Signs and Symptons
ADHD is associated with abnormal, persistent symptoms of inattention and/or hyperactivity and impulsiveness1 that cause educational, social and emotional problems.
Children with ADHD have difficulty learning, communicating and interacting. Because of this, they may have problems at school, may find it difficult to make and keep friends, and can be unpopular with their peers and teachers because of their challenging behaviour.
Children with ADHD may show mainly symptoms of inattention, or of hyperactivity and impulsiveness or, more commonly, both.
Typical symptoms of inattention include:1
- Short attention span
- Easily distracted
- Failure to complete actions
Symptoms of hyperactivity and impulsiveness include:1
- Inability to sit still
- Often "on the go"
- Excessive talking
- Interrupting other people
- Inability to wait their turn
To qualify as true ADHD, these problems:1
- Must be long-term - present for at least 6 months
- Must be abnormal for the age and stage of development of the child (what's normal in a 2-year old is not normal in a 10-year old)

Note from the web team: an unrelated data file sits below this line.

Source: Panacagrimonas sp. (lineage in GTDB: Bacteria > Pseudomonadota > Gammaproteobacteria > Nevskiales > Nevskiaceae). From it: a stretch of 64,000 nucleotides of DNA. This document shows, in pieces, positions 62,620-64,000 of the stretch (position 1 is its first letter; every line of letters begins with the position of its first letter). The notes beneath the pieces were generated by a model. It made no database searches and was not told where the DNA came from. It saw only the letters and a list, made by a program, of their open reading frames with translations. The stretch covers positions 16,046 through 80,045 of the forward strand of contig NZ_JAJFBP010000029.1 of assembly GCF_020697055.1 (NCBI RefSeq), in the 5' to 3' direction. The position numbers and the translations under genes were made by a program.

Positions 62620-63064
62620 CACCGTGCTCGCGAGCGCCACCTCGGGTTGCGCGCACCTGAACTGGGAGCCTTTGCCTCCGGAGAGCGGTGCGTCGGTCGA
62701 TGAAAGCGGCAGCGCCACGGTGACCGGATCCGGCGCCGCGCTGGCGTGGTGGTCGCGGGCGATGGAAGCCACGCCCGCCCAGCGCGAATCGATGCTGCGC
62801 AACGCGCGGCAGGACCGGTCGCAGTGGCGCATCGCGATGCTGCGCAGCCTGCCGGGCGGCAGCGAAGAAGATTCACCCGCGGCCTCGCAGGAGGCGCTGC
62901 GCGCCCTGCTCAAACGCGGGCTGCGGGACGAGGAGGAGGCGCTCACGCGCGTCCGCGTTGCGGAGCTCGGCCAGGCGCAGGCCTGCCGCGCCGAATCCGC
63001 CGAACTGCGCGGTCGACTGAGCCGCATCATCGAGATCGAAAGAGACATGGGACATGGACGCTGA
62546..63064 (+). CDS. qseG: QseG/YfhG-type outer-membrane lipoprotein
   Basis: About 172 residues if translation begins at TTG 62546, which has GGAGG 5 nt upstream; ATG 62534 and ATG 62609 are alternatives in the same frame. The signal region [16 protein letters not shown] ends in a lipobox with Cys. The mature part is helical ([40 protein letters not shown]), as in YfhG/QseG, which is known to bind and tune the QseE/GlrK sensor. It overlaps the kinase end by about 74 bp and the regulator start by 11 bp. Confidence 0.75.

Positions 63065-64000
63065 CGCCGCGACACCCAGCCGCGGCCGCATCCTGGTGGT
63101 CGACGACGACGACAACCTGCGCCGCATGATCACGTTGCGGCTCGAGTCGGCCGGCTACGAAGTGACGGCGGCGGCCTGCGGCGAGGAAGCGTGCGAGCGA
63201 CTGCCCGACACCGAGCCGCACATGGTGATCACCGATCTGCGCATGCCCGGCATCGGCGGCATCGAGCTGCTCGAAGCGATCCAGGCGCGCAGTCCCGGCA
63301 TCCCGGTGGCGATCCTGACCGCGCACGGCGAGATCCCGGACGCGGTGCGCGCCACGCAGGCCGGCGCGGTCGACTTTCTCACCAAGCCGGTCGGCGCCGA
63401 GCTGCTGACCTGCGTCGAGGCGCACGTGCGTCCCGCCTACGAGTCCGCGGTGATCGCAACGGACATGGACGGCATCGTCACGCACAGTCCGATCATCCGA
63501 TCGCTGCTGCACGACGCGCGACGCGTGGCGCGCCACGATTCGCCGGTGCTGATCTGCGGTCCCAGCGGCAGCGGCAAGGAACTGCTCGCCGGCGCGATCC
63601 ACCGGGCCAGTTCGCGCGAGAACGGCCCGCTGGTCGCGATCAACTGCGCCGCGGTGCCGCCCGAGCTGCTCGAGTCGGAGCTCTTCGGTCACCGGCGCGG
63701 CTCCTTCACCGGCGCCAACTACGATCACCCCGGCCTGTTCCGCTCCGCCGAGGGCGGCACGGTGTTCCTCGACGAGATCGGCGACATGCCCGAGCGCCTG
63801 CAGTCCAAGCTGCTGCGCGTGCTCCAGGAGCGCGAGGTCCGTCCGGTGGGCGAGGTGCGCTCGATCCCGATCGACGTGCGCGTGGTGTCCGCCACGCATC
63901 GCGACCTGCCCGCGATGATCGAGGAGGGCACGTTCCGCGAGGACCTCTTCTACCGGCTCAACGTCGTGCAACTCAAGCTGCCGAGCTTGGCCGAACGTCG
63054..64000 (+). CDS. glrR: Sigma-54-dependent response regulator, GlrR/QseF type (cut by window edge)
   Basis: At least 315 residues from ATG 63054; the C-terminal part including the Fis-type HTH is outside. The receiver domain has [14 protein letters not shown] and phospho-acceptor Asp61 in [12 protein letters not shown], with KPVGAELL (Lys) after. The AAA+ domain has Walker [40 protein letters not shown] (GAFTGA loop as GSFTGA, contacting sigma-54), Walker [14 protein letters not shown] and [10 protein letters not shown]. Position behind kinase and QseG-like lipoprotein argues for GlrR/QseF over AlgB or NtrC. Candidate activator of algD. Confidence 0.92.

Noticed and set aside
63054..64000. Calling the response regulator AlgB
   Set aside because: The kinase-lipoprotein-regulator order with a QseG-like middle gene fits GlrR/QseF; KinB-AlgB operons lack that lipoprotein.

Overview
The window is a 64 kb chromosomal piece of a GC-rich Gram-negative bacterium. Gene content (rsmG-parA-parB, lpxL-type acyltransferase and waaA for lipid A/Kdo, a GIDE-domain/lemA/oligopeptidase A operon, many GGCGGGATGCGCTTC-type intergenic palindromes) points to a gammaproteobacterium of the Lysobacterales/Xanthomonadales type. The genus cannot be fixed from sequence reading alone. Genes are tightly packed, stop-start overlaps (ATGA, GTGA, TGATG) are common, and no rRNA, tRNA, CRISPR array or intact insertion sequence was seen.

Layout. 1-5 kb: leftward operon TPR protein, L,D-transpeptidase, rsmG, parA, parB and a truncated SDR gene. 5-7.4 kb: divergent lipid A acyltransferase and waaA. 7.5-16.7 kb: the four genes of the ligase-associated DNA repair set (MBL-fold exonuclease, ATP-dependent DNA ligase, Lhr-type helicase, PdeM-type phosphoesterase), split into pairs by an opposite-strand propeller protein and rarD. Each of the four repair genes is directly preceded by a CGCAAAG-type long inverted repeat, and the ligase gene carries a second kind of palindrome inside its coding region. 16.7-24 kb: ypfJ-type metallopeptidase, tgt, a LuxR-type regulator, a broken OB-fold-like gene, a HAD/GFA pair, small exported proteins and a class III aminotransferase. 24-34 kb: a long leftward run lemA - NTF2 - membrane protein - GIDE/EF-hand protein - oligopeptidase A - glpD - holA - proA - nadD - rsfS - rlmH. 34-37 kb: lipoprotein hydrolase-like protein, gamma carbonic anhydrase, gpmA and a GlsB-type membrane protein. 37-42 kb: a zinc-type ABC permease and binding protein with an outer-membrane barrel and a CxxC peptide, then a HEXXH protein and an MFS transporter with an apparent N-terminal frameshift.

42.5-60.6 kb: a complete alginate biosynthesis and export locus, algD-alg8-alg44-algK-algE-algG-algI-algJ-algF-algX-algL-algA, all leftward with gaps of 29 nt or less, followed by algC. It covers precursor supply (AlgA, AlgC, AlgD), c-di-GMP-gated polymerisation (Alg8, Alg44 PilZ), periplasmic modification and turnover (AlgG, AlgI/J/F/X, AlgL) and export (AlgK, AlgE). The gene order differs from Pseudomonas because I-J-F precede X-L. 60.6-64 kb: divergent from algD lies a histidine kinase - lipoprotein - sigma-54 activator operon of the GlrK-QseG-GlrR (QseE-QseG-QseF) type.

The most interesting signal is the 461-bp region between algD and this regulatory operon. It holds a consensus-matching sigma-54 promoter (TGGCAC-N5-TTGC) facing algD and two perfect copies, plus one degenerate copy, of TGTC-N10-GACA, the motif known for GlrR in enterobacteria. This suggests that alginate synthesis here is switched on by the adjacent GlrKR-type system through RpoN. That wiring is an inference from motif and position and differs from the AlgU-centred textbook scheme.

- Must have been present before the age of 7. ADHD is part of the child's make-up and doesn't suddenly appear out of the blue
- Must be genuinely disruptive to the child's everyday performance and wellbeing - mere naughtiness at home or not doing well at school s not enough
- Must occur in more than one place, for example both at home and at school. Problems which are present just at home or just at school are likely to have other causes
Some children only have problems with inattention and some (actually very few) only have problems with hyperactivity and impulsiveness, but many have a combination of both types of problem.1
The term "Hyperkinetic Disorder" is also sometimes used to describe those children with severe ADHD associated with significant hyperactivity.3